Our family has the time before June 3rd 2014 and the time after that.
On June 3rd was the beginning of a journey that we will never forget. At the end of May, Niilo had had odd symptoms for over a week: he was teething but also his eyes, and eventually whole face, got swollen. We received allergy medication and antibiotics from the doctor but those did not help. Eventually, eating became so painful that we decided to visit also the dentist. That day was that particular June 3rd.
The dentist told us that basically all the teeth had come out of the jawbone, the gums were swollen and turned blue, and the biting had radically changed. We left to the Turku University Hospital immediately. There, after a visit at the dental clinic, we ended up to the pediatrics unit. X-rays, CT scans, magnetic imaging, blood samples at every corner and finally biopsies. A big kudos to the staff of the Turku University Hospital – they examined and took care of us.
Niilo’s father works at an island, located south from Nauvo. There was a thick fog on the sea and he was not able to leave the island until around the noon of Wednesday June 4th. The waiting was long both at the island and at the hospital. He made it to the hospital at the afternoon. Around the same time, grandmother came to pick up the big brother to take him to her home.
On Thursday June 5th we got the diagnosis. Niilo had a Burkitt's lymphoma/leukemia. The treatment would begin on the next day. The diagnosis was sad, although of course we were anticipating it beforehand. A mother’s instinct is frighteningly good… Again, a kudos for the staff for being able to explain everything to us adults, and for medicating Niilo who was in severe pain. Along with sadness, there rose a strong belief in beating the disease and defiance that ‘damn, we will survive this.’ The stress reaction was protecting us adults. After receiving the diagnosis, we were transferred to the pediatric hematology unit. That unit became our home for the next half year. With it came new great people and peer support.
Niilo’s treatment started on Friday June 6th and on Sunday the swelling was gone. Just like the doctor predicted, the poisons worked well. There were lots of poisons that Niilo received along the way; there were eight treatment periods within five months and the amount of poison was great in each one of them. In the midst of everything, there were many infections, fevers, mouth pains, magnetic images, stem cell harvesting, biopsies, blood samples… During the five months, we spent 114 days in the hospital. Mother and Niilo were together 24/7, and father traveled between the hospital and home as much as he could, basically every day. Father took care of the home, two dogs, everything that a farmhouse involves and the paper work of his own company. The big brother visited our relatives and when school started again, he lived with his father while his little brother continued staying at the hospital.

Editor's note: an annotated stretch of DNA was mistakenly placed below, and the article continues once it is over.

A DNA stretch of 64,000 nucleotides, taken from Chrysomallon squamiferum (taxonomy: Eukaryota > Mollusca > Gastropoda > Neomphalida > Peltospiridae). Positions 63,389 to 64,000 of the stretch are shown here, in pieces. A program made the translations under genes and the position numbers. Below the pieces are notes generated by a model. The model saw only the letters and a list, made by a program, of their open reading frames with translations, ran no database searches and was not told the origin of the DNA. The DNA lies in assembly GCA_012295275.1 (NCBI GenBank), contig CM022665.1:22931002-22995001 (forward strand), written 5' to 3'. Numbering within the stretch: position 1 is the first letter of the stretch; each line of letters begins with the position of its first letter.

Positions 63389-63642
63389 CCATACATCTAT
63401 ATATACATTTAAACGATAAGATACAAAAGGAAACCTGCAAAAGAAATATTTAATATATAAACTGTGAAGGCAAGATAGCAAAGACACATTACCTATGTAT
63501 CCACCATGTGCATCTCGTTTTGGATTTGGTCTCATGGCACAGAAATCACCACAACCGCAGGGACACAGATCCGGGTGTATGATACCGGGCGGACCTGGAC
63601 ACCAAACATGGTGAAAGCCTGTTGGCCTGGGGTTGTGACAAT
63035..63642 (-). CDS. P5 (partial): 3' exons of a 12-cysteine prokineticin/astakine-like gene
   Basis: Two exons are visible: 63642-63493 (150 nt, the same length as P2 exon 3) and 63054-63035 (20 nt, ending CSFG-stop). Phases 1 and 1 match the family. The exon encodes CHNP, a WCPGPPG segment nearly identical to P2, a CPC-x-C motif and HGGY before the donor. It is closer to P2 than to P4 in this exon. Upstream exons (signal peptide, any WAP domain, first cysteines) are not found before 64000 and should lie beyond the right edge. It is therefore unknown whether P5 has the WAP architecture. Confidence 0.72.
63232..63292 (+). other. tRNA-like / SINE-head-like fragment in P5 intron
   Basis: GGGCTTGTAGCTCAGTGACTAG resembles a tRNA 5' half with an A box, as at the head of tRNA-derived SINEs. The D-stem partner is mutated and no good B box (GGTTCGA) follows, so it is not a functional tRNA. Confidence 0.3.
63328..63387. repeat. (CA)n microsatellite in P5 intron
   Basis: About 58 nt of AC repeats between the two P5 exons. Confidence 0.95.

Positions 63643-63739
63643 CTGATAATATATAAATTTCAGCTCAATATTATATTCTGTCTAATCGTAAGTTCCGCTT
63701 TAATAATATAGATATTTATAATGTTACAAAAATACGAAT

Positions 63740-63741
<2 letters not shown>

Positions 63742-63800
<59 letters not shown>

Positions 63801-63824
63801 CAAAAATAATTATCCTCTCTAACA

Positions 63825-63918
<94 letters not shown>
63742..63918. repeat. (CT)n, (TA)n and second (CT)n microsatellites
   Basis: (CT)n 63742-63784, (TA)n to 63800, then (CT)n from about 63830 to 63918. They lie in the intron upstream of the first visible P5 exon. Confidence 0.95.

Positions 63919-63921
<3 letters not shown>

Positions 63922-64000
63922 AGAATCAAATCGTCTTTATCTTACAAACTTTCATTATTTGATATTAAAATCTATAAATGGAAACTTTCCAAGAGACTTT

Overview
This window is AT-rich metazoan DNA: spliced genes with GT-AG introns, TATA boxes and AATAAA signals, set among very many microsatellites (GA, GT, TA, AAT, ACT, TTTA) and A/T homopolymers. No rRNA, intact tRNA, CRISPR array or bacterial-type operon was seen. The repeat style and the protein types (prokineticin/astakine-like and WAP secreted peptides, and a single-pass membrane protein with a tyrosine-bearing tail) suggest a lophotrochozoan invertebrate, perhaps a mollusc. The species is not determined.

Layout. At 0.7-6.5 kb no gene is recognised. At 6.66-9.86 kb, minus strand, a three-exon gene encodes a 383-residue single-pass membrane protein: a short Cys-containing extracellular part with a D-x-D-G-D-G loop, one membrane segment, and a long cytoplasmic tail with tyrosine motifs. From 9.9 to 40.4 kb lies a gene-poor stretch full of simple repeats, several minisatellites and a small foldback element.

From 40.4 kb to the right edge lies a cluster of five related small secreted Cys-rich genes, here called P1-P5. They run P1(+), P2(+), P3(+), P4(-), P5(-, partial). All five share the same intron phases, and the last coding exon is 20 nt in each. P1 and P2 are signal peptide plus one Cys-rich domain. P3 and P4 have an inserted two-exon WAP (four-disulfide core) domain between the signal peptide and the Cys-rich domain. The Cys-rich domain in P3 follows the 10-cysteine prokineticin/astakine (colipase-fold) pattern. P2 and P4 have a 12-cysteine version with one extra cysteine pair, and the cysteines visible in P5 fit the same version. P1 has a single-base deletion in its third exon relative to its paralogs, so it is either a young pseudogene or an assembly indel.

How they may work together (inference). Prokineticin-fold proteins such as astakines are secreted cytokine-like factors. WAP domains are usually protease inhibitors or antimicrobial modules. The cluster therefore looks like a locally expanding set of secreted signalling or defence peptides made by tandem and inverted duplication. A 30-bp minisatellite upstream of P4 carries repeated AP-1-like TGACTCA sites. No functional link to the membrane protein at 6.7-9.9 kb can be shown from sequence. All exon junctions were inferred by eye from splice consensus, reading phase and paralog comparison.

A Wii-game was the son’s best friend, and the knitting needles were mother’s. Hospital clowns saved many Tuesday afternoons and the nannies gave mother a chance to breathe every once in a while. The Skype preschool allowed meeting friends. We have experienced a lot; seen dozens of movies, battled through several fights about medicine, cried, laughed.
Niilo’s treatments ended on November 1st, 2014. After this, we still spent over a week in the hospital because of painful mucous membranes. We returned back home on November 12th and Niilo was able to fully concentrate on recovering and getting stronger. In December there were still the end-of-treatment examinations: magnetic imaging of the whole body, lungs’ X-ray and blood samples. Fortunately and happily, to our relief, everything was clean. The situation necessitated a pancake party. For Niilo these news were not such a big deal because he declared himself healthy already in November. Isolation to prevent infections is continuing for a few months. During this time we will meet only healthy people, we will not go into larger groups of people, and gather the strength for the coming summer, which we will live fully.
Niilo has been the world’s bravest, happiest and most optimistic patient. He is our hero. He has taken his role better than anyone else of us could have taken it. He has had strength to think positively from the beginning. Of course, from his point of view this also been unfair; the summer was ruined, he could not attend preschool normally, and so on. Unfair, no one denies that, but that attitude - once again it is witnessed that attitude is everything. Niilo’s positive manner of looking to the future is something that everyone can learn from. Niilo is dreaming of a career as an actor or a singer. This future Aku Hirviniemi and Robin is our walking sun. As his reward of bravery and heroism he has chosen a trip to Legoland.
The child’s illness affects the whole family and the close ones unavoidably. The big brother has had to forcefully grow up and detach himself from his mother but he has done that remarkably well. Us parents continue to ponder all that has happened; we are thankful that we are here and in the middle of all the tiredness we can only note that we are a pretty good team. The worry and fear will walk with us probably always – it is just better not to give those feelings any power.
We have a wondrous family.
There are odd things happening in the wondrous family.
And nice things.
There are very loving things happening in the odd family.
There is a happy ending in the wondrous family.
-Niilo, June 4th at the Turku University Hospital-